Such films are predominantly comprised of long-takes delivered with a minimum of edits and filmed using wide-angle lenses that fully exploit the scene's depth of field. Given the spare, minimalist style of Shimizu's previous work, it's no surprise that Shock Labyrinth should take this route, and in general the use of 3D is chilling and effective without being in your face.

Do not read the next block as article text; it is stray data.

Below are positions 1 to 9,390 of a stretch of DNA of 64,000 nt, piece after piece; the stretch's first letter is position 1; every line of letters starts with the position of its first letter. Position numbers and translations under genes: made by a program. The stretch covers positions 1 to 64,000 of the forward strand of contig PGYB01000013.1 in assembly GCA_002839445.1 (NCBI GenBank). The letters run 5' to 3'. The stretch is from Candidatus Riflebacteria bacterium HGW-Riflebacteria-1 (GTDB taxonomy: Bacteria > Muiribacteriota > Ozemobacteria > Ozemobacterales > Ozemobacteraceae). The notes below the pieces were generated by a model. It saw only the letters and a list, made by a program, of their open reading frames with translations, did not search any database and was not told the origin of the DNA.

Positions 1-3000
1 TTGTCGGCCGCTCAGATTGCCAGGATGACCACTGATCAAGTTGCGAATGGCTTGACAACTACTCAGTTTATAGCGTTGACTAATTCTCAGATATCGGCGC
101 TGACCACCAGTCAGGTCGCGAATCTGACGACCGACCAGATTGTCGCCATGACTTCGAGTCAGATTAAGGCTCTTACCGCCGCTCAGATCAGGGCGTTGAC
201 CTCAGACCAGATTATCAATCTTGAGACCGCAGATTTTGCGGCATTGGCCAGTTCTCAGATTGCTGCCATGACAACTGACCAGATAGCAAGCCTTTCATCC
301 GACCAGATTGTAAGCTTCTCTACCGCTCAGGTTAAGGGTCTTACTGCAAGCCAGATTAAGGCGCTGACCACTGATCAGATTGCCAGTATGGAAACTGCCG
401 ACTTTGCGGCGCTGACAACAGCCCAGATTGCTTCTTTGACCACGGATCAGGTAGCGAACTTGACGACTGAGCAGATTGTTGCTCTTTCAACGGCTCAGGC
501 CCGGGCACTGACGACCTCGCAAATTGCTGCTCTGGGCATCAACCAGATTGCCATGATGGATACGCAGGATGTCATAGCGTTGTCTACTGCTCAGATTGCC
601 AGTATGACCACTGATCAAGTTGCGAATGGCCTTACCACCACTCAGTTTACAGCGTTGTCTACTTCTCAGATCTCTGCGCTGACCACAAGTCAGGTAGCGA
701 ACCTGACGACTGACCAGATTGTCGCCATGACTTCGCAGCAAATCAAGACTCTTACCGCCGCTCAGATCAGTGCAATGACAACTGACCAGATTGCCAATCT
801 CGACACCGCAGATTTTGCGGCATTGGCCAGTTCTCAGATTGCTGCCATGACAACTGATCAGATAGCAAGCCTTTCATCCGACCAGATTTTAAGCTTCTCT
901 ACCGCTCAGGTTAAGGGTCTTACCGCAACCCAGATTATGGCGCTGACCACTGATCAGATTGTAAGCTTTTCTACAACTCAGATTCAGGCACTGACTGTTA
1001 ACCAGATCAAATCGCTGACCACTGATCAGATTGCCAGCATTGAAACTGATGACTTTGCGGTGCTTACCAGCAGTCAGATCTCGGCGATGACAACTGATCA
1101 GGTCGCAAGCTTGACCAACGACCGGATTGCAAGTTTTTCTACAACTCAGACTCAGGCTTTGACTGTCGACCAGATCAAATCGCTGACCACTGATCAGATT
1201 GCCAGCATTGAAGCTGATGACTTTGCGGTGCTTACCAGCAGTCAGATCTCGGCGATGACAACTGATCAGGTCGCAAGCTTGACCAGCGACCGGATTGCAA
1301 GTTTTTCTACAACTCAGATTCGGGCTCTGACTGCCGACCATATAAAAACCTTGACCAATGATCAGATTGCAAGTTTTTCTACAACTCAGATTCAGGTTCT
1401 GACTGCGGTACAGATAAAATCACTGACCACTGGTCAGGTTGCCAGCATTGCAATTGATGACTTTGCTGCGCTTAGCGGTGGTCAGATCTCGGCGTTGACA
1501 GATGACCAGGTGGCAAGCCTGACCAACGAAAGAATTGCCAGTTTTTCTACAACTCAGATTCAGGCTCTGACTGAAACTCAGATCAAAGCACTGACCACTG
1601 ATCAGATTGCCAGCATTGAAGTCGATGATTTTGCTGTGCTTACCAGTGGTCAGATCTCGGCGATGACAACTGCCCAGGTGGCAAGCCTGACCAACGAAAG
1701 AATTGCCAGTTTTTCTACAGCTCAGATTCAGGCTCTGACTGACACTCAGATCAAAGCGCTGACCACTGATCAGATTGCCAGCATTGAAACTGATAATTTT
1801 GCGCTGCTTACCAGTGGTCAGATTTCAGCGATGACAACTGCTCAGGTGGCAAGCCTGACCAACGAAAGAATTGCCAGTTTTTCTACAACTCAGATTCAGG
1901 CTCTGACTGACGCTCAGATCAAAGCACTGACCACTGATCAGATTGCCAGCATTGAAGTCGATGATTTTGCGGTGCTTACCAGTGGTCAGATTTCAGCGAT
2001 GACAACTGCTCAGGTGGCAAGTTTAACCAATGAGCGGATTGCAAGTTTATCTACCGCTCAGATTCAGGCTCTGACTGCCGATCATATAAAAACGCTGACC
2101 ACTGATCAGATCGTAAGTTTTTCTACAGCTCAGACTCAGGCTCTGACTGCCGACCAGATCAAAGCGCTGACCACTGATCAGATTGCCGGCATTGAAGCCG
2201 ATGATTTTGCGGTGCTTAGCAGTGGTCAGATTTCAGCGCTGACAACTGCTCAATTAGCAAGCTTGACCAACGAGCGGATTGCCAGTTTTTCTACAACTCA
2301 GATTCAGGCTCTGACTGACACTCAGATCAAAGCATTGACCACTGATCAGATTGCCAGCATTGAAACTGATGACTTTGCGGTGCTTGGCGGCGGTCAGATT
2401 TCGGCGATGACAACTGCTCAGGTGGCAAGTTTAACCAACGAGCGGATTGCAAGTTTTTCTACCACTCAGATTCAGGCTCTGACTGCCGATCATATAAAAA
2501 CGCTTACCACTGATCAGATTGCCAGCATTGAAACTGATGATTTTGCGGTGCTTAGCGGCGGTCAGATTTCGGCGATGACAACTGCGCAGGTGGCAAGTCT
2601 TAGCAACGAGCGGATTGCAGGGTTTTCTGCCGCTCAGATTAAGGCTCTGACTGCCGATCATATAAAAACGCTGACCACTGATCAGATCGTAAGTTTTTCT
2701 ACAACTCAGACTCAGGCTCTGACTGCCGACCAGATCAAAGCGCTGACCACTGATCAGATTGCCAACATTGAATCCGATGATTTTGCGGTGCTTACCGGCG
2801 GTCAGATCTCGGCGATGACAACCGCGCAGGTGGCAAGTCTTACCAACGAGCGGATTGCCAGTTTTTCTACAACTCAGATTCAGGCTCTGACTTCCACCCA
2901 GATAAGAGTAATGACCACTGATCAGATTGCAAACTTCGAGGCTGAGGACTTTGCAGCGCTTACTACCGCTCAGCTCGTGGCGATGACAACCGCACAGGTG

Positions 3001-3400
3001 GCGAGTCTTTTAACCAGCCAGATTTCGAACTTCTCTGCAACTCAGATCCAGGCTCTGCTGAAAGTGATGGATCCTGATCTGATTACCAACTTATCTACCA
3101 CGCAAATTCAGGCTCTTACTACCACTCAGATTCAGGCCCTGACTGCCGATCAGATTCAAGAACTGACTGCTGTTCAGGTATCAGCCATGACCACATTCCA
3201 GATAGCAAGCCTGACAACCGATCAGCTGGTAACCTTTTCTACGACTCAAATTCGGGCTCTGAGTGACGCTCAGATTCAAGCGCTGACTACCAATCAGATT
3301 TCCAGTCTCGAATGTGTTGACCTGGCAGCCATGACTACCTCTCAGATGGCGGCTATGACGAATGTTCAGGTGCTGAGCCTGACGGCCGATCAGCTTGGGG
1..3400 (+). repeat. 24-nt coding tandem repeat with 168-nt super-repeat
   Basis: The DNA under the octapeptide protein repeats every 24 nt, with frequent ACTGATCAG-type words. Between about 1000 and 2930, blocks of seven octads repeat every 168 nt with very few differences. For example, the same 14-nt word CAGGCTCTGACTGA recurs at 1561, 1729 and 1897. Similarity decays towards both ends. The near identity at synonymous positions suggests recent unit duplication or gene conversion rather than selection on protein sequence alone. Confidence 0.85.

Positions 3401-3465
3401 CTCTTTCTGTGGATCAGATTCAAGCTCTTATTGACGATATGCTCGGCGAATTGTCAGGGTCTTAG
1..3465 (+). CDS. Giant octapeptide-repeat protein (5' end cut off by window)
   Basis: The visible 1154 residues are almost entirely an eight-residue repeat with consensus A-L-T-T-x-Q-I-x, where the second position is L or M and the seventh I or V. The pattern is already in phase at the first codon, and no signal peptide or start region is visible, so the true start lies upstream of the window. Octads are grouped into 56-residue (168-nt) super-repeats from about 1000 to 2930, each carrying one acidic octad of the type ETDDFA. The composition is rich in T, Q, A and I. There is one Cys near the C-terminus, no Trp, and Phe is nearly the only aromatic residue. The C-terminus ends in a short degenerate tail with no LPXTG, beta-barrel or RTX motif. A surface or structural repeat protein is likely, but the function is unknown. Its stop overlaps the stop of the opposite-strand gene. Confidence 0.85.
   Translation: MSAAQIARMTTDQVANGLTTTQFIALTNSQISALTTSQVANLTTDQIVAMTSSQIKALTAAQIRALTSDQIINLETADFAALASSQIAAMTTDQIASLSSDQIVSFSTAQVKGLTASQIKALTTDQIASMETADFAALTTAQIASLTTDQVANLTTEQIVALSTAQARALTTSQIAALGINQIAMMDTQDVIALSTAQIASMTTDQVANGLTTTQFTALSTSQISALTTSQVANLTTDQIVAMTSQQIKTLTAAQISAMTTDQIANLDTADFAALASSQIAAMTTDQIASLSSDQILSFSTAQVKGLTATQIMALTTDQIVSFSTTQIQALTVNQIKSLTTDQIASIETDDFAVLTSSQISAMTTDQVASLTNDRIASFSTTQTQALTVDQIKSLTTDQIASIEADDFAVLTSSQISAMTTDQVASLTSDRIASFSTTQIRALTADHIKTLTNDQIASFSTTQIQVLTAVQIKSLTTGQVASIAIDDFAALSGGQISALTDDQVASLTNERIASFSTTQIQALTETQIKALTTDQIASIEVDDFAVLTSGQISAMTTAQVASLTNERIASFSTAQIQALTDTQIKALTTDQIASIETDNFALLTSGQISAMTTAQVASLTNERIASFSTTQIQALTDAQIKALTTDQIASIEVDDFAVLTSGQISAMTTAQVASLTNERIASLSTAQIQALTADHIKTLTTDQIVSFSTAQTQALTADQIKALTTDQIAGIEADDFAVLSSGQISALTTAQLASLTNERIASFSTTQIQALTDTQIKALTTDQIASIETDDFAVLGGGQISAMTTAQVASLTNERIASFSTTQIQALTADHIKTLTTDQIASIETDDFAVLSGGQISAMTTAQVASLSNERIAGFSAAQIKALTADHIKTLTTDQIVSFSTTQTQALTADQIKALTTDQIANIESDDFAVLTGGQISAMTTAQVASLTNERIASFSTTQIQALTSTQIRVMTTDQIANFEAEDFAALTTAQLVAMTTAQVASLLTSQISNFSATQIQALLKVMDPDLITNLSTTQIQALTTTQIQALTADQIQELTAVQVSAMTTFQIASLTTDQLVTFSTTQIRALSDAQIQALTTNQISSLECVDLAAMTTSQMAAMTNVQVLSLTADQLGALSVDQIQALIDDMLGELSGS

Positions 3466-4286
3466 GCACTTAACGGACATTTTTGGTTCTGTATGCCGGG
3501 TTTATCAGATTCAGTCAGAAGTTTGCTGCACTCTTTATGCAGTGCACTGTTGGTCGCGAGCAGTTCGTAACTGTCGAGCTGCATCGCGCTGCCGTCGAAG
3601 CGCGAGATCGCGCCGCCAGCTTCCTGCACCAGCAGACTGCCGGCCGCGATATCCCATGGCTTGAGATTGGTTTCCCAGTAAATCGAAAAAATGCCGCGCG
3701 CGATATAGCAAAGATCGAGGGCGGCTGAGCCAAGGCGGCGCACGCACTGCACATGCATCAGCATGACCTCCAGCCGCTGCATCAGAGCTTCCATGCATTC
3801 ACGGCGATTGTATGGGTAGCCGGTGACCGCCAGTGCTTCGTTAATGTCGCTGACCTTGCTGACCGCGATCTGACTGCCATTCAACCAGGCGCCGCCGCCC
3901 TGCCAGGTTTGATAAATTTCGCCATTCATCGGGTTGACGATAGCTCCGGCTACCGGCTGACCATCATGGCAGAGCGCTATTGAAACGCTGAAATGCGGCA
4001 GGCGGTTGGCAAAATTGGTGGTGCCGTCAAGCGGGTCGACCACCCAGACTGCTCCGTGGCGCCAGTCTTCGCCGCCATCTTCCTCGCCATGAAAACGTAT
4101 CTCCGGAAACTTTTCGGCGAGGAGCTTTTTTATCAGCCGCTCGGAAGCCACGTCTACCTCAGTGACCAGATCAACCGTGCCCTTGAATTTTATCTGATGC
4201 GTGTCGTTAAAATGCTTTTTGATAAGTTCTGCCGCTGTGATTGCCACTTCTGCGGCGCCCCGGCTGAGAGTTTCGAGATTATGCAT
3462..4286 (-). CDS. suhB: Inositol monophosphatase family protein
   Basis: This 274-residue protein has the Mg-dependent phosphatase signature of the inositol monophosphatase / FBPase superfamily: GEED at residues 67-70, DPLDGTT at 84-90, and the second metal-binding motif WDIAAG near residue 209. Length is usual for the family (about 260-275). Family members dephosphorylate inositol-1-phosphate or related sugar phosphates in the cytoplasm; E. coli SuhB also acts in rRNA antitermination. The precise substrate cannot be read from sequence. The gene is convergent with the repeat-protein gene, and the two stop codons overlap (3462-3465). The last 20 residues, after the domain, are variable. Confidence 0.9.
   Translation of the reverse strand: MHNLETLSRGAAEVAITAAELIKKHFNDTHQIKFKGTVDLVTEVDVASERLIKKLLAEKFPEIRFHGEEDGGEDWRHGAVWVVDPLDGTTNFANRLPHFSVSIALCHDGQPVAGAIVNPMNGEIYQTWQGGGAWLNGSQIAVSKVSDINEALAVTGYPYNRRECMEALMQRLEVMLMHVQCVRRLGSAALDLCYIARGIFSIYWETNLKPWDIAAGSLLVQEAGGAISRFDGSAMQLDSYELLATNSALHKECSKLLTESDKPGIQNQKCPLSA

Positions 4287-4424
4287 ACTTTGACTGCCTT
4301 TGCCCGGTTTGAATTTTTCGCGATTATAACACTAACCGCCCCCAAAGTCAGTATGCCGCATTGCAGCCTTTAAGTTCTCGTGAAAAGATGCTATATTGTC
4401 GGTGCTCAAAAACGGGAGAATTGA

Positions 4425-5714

This is the intrinsic difference between 3D, which emphasizes volumes and the spaces that separate them, and traditional "flat" films, in which the image is essentially comprised of 2D planes. By its very nature, 3D is intended to look more "realistic", because if all cinema is essentially an abstraction of reality, then depth is the most obvious of the abstracted elements of a 2D film. It is interesting to note that a significant number of the new wave of 3D films depict scenes viewed through the mediating device of a video camera or monitor or suchlike that are presented "flat", as if to emphasize the distinction between what is reality and what is an objective visual record. For example, Step Up 3D opens with its dancers being interviewed in grainy camcorder footage before they burst into their vivacious routines, as if to spell out that the world of traditional cinema is indeed the world of reduced awareness, and the documentary being filmed by the character of Luke merely a keyhole glimpse into his full sensory and sensuous world. In Shock Labyrinth, camcorder footage, complete with time stamp, is used as a dramatic device to signal the flashbacks to the traumatic childhood incident in which the characters become lost in the abandoned amusement park haunted hospital. The fact that one of them, Rin (played by Ai Maeda of Battle Royale 2 fame), despite being blind, actually perceives more than the others through her other sensory channels, seems to be toying with these various degrees of filtered "reality". Indeed, we can see similar ideas in Shimizu's earlier non-3D work Marebito: The Stranger from Afar, which capitalised on its low-fi digital aesthetic by presenting many of its scenes through the lens of its main freelance cameraman protagonist (played by Shinya Tsukamoto). The idea that certain things appear more or less horrific, or at least more or less "real", when witnessed through a viewfinder (an idea also explored ad absurdum in the films of Hisayasu Sato) draws attention to the limitations of vision, particularly screen vision, in how we build a mental model of our world through our senses.